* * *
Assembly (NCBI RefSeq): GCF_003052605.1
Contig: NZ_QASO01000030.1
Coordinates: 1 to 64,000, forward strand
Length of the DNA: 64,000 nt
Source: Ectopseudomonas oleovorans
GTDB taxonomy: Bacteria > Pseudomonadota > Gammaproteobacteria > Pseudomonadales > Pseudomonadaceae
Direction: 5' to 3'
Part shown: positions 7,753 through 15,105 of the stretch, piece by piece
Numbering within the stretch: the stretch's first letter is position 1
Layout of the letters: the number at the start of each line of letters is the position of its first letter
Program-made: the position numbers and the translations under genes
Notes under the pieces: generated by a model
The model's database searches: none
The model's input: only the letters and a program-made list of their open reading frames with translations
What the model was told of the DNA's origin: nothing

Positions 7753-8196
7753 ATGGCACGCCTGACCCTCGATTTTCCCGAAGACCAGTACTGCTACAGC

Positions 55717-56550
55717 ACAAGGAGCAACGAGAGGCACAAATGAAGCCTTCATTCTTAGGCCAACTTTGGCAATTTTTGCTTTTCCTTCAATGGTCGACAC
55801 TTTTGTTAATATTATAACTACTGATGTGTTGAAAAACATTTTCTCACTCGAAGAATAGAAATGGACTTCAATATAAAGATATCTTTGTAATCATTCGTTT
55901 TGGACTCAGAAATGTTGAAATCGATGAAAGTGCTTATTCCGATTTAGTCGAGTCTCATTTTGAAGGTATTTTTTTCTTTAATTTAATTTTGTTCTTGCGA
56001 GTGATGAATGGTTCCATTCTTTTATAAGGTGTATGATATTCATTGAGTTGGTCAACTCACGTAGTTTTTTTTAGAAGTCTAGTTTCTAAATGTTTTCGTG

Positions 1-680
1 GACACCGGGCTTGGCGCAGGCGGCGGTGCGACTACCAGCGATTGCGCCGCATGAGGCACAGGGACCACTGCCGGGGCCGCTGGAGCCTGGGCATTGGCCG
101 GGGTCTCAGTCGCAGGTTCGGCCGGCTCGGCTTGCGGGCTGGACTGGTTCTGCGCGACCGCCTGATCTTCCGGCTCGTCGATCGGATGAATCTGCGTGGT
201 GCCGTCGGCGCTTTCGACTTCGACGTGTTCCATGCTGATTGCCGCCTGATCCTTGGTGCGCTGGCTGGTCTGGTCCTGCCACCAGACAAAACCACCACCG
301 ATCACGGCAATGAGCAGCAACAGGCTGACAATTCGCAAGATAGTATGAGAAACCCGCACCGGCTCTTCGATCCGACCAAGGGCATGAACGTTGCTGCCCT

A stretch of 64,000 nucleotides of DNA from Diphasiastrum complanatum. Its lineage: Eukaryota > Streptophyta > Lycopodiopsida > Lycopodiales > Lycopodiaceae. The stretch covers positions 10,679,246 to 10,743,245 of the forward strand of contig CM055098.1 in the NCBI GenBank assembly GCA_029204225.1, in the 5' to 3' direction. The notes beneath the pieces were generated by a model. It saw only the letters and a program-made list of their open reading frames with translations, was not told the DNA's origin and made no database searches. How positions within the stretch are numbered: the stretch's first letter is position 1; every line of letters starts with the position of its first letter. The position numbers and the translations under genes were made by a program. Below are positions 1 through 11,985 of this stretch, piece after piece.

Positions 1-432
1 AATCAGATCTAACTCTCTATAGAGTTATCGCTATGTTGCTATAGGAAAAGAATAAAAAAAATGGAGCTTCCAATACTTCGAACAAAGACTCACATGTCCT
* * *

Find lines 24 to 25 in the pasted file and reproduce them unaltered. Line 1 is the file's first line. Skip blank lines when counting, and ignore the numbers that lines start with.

1 GACACCGGGCTTGGCGCAGGCGGCGGTGCGACTACCAGCGATTGCGCCGCATGAGGCACAGGGACCACTGCCGGGGCCGCTGGAGCCTGGGCATTGGCCG
101 GGGTCTCAGTCGCAGGTTCGGCCGGCTCGGCTTGCGGGCTGGACTGGTTCTGCGCGACCGCCTGATCTTCCGGCTCGTCGATCGGATGAATCTGCGTGGT